Student musician Oliver Bishop may have stood taller than any football player at the Summerville High School homecoming game.
The drum line he founded and teaches, without school support, marched in new uniforms.
He conducted the school marching band.
And he sang the national anthem with Jazz@8, the school's jazz acapella group.
All of this was before he stripped off his band gear, laced up a tie and assumed his role as homecoming king.
Things were different two years ago, before Oliver came out as transgender and began gender reassignment therapy to transition from female to male.
The homecoming game is an example of a growing awareness and acceptance among young people of gender diversity.
"When it comes down to it, there's no such thing as trans enough," Oliver said. "There's no spot where you know you're a guy or know you're woman. As soon as you say you are, and feel like you are, you are."
In middle school, Oliver's grades dropped and he grew suicidal as he pushed himself to embrace societal messages about his female body and struggled to deal with the onset of puberty.
Now 17, he holds straight As, attends night classes at Columbia College, and is a pillar of support for peers who share nontraditional expressions of gender.
"Most assume there's only two genders - male and female - and that they're connected to our bodies, but that's not the case for everyone," said Joel Baum of the Oakland nonprofit Gender Spectrum, which provides conferences, panels and support services to promote a broader understanding of gender.
Baum has gotten to know Oliver and his family during Oliver's transition.
Early in 2013, Oliver stumbled across the term "transgender" on the Internet.
"Everything clicked," and a "huge burden was lifted," Oliver said.
From age 3, Oliver said he knew the girl's body he was born into didn't match the way he felt inside.
At 10, Oliver had already started saving for breast-reduction surgery.
His father, Dale Bishop, looks back now at obvious signs he overlooked at the time.
Barbies were destroyed, and keeping a shirt on or getting him into a girl's bathing suit was impossible, Dale Bishop said.
When Oliver tried to explain the term transgender to his mom, she didn't comprehend at first, he said.
At the time, Oliver displayed clear signs of depression and was seeing school counselors. His father, concerned, searched Oliver's room and found papers he had been reading about transgender identities.
Dale Bishop didn't speak to his son for a month.
"I went into shock, but I was out looking for a therapist that next day," Dale Bishop said. "I interviewed three when I could hold back my tears because I didn't know what was happening."
Oliver immediately started to see a Sonora therapist to begin his transition.
"It helped having that label and having some end goal," Oliver said. "But since there was that end goal, I sought to reach it, and reaching it was so hard."
In fall 2013, with the consent of his therapist and doctor, Oliver began hormone replacement therapy at The Center of Excellence for Transgender Health at University of California, San Francisco. The process required the teen to go through puberty all over again, this time as a man.
He now gives himself shots of testosterone routinely and will continue to do so for the rest of his life. Every six months, he returns to San Francisco for a check-up, but is able to handle the rest of his medical needs and refill prescriptions in Sonora.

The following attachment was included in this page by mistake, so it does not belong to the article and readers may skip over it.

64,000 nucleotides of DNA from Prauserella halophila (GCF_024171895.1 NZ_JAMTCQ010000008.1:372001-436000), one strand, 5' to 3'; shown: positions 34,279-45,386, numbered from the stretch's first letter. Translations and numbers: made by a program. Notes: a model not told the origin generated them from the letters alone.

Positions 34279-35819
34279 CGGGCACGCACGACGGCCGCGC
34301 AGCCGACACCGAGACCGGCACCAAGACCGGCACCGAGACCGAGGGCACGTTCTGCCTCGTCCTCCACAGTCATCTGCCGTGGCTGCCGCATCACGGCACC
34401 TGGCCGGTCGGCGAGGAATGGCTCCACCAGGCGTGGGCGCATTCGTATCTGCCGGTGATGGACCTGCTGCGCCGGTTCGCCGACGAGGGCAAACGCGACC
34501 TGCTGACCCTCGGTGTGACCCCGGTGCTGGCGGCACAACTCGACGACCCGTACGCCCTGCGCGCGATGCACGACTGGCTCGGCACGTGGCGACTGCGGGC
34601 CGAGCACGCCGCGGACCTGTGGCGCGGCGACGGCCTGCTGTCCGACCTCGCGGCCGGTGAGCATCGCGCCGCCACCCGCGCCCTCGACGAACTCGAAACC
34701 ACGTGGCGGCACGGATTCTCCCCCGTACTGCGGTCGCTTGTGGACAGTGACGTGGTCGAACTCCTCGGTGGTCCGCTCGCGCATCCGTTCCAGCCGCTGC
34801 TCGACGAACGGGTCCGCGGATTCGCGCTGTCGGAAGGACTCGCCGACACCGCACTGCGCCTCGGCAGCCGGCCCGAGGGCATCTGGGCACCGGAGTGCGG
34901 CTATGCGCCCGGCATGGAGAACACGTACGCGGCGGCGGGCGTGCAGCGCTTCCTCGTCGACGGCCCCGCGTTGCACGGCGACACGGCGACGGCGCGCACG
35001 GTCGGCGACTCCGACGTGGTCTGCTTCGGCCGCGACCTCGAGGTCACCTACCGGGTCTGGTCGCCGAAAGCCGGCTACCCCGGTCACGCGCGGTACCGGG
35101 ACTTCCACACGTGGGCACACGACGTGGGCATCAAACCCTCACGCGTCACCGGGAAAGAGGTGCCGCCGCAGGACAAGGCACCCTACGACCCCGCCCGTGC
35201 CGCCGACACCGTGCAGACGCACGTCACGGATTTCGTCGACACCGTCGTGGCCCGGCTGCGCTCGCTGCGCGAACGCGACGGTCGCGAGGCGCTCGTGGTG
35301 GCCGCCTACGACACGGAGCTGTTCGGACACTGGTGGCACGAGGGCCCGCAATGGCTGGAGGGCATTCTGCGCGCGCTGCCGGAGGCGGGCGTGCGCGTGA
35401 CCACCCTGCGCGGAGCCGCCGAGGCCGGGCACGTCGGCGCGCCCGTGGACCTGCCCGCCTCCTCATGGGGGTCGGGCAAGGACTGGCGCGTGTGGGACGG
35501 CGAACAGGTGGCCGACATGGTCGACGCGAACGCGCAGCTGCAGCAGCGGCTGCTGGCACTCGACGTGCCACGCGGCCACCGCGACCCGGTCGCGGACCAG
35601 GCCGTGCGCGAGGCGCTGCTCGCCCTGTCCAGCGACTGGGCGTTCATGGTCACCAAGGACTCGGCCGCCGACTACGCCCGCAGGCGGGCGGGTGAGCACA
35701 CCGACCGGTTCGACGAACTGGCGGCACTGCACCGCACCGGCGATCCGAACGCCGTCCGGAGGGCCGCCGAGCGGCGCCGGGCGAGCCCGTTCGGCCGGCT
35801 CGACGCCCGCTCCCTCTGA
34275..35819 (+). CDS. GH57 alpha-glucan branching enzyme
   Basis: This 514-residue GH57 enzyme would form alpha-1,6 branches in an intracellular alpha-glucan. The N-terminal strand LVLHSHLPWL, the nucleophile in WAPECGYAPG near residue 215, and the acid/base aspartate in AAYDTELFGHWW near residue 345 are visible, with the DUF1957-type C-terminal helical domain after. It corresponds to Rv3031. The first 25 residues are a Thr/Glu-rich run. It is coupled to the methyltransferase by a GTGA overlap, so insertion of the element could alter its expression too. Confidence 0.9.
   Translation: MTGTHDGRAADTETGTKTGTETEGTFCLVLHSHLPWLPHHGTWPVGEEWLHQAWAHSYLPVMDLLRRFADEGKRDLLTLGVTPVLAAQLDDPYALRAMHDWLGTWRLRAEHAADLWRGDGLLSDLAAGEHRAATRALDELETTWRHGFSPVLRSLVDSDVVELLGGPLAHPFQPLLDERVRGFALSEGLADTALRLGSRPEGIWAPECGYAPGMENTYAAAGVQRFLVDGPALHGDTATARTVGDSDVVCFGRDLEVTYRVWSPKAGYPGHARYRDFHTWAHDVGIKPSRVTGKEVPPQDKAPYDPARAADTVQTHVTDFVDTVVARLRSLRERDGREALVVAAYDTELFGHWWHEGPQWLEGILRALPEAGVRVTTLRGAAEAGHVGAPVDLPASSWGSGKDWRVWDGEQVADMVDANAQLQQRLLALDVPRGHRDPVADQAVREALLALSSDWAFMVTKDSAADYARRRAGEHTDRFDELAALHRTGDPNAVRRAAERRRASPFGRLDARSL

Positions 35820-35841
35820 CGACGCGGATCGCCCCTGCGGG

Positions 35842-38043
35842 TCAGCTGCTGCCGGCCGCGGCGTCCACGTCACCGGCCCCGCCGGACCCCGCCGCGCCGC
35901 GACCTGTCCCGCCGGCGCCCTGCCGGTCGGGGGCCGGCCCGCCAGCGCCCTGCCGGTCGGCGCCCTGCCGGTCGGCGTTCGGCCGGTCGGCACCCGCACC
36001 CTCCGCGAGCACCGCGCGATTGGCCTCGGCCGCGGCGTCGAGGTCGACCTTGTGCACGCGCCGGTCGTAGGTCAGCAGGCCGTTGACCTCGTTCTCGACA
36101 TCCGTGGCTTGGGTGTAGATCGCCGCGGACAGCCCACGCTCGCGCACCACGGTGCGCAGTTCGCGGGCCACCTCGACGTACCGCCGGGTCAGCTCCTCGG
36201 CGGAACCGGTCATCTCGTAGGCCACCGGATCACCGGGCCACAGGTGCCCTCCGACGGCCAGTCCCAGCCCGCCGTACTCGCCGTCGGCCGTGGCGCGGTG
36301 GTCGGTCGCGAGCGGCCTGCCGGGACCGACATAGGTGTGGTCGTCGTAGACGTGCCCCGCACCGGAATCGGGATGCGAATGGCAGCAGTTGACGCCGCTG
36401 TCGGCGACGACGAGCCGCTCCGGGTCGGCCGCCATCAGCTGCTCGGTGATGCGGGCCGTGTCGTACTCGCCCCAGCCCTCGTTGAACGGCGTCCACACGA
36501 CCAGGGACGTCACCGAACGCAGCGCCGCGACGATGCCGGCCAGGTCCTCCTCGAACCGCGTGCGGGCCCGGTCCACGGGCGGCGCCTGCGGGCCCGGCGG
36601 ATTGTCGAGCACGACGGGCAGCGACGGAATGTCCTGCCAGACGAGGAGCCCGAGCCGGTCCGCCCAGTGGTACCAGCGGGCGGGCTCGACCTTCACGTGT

Oliver had a double mastectomy and received a hysterectomy in 2014 at age 16. The surgery was performed in Sonora by the same doctor who had delivered him.
One last surgery was scheduled for this summer, but doctors refused to complete the intensive procedure on the grounds that Oliver was still a minor. He plans to have it done next year.
Oliver must schedule his surgeries over the summer, giving him time to recover before classes and his numerous extracurricular commitments kick into gear.
With his surgery delayed, Oliver put on hold plans to join a touring performing arts group or attend a four-year university, as recovery will be too debilitating away from home.
Though difficult, his transition is now embraced by his father.
Dale Bishop said he cried at the first meeting with doctors at UCSF - coming face to face with a room full of people who better understood his child than he did.
Now, Dale Bishop speaks about his experience on panels in the Bay Area and Los Angeles, and collaborates with Baum at Gender Spectrum in Oakland.
Since Oliver came out, at least four other transgender students have expressed gratitude for "paving the path" at Summerville High, he said.
Though Oliver has gained the acceptance from the majority of his peers, family and community, his transition is still met with some derogatory remarks, he said, many lobbed behind his back in the wake of his nomination.
"I'm pretty patient with it," he said. "We're all people, and they just might be hearing what their parents are telling them to think, and that's all they think of me because that's all they know of me."
Oliver's coronation as the first openly transgender homecoming king at Summerville High School marks a huge milestone for transgender youth in the community and state, Oliver said.
After hearing the news, Baum said the fact that Oliver is transgender should not overshadow his "kind, thoughtful, intelligent" nature.
Every kid is affected by the way adults and peers think about gender, not just those who identify as transgender, because every kid has a gender and relates to it differently, exhibiting different degrees of masculinity or femininity, Baum said.
Even among transgender individuals, the extent to which they pursue medical and surgical options to transition varies widely, with some forgoing the process altogether, said JoAnne Keatley, director of The Center of Excellence for Transgender Health.